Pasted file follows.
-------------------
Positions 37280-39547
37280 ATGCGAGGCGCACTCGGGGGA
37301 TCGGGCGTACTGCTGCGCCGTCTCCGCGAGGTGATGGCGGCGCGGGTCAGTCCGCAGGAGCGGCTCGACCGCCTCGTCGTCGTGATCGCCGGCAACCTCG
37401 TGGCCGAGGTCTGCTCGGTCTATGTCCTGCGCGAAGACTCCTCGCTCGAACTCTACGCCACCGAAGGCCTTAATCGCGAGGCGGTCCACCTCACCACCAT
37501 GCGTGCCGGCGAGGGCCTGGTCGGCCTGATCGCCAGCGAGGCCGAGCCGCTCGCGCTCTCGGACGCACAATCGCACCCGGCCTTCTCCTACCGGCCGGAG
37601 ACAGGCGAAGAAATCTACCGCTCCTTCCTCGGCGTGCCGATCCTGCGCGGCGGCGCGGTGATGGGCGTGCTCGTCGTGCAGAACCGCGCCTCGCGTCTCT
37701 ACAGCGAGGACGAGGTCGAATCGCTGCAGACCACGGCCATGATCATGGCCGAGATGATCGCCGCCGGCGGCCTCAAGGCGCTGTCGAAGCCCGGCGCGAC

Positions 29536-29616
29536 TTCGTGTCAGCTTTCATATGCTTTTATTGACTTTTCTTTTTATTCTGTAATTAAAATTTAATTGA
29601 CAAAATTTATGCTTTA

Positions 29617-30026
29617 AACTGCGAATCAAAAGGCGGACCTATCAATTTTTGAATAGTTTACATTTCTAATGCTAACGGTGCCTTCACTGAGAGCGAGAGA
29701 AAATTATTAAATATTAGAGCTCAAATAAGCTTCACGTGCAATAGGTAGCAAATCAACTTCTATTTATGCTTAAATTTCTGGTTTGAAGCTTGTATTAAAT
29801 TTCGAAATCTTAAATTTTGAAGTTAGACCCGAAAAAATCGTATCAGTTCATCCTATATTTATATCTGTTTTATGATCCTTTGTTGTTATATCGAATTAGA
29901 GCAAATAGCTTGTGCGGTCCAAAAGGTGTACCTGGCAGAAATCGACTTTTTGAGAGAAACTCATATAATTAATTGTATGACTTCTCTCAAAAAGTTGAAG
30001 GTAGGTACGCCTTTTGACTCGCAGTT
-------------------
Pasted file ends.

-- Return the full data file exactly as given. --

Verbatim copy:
Positions 37280-39547
37280 ATGCGAGGCGCACTCGGGGGA
37301 TCGGGCGTACTGCTGCGCCGTCTCCGCGAGGTGATGGCGGCGCGGGTCAGTCCGCAGGAGCGGCTCGACCGCCTCGTCGTCGTGATCGCCGGCAACCTCG
37401 TGGCCGAGGTCTGCTCGGTCTATGTCCTGCGCGAAGACTCCTCGCTCGAACTCTACGCCACCGAAGGCCTTAATCGCGAGGCGGTCCACCTCACCACCAT
37501 GCGTGCCGGCGAGGGCCTGGTCGGCCTGATCGCCAGCGAGGCCGAGCCGCTCGCGCTCTCGGACGCACAATCGCACCCGGCCTTCTCCTACCGGCCGGAG
37601 ACAGGCGAAGAAATCTACCGCTCCTTCCTCGGCGTGCCGATCCTGCGCGGCGGCGCGGTGATGGGCGTGCTCGTCGTGCAGAACCGCGCCTCGCGTCTCT
37701 ACAGCGAGGACGAGGTCGAATCGCTGCAGACCACGGCCATGATCATGGCCGAGATGATCGCCGCCGGCGGCCTCAAGGCGCTGTCGAAGCCCGGCGCGAC

Positions 29536-29616
29536 TTCGTGTCAGCTTTCATATGCTTTTATTGACTTTTCTTTTTATTCTGTAATTAAAATTTAATTGA
29601 CAAAATTTATGCTTTA

Positions 29617-30026
29617 AACTGCGAATCAAAAGGCGGACCTATCAATTTTTGAATAGTTTACATTTCTAATGCTAACGGTGCCTTCACTGAGAGCGAGAGA
29701 AAATTATTAAATATTAGAGCTCAAATAAGCTTCACGTGCAATAGGTAGCAAATCAACTTCTATTTATGCTTAAATTTCTGGTTTGAAGCTTGTATTAAAT
29801 TTCGAAATCTTAAATTTTGAAGTTAGACCCGAAAAAATCGTATCAGTTCATCCTATATTTATATCTGTTTTATGATCCTTTGTTGTTATATCGAATTAGA
29901 GCAAATAGCTTGTGCGGTCCAAAAGGTGTACCTGGCAGAAATCGACTTTTTGAGAGAAACTCATATAATTAATTGTATGACTTCTCTCAAAAAGTTGAAG
30001 GTAGGTACGCCTTTTGACTCGCAGTT